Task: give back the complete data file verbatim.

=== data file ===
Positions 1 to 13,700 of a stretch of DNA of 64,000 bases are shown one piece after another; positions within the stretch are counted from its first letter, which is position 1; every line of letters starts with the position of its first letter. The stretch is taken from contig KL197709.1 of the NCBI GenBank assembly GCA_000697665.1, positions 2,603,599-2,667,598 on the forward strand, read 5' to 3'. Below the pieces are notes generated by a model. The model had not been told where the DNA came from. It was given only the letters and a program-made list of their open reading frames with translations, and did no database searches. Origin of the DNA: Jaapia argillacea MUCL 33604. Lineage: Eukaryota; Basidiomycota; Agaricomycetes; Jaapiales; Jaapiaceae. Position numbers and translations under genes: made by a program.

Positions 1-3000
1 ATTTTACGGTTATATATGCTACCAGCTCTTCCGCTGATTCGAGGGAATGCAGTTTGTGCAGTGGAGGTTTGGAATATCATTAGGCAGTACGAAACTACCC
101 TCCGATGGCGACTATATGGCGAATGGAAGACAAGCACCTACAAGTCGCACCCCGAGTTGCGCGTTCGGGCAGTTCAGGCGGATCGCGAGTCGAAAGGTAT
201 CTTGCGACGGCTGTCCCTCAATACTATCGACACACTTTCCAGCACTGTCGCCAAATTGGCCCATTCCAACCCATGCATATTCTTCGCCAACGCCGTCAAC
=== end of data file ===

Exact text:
Positions 1 to 13,700 of a stretch of DNA of 64,000 bases are shown one piece after another; positions within the stretch are counted from its first letter, which is position 1; every line of letters starts with the position of its first letter. The stretch is taken from contig KL197709.1 of the NCBI GenBank assembly GCA_000697665.1, positions 2,603,599-2,667,598 on the forward strand, read 5' to 3'. Below the pieces are notes generated by a model. The model had not been told where the DNA came from. It was given only the letters and a program-made list of their open reading frames with translations, and did no database searches. Origin of the DNA: Jaapia argillacea MUCL 33604. Lineage: Eukaryota; Basidiomycota; Agaricomycetes; Jaapiales; Jaapiaceae. Position numbers and translations under genes: made by a program.

Positions 1-3000
1 ATTTTACGGTTATATATGCTACCAGCTCTTCCGCTGATTCGAGGGAATGCAGTTTGTGCAGTGGAGGTTTGGAATATCATTAGGCAGTACGAAACTACCC
101 TCCGATGGCGACTATATGGCGAATGGAAGACAAGCACCTACAAGTCGCACCCCGAGTTGCGCGTTCGGGCAGTTCAGGCGGATCGCGAGTCGAAAGGTAT
201 CTTGCGACGGCTGTCCCTCAATACTATCGACACACTTTCCAGCACTGTCGCCAAATTGGCCCATTCCAACCCATGCATATTCTTCGCCAACGCCGTCAAC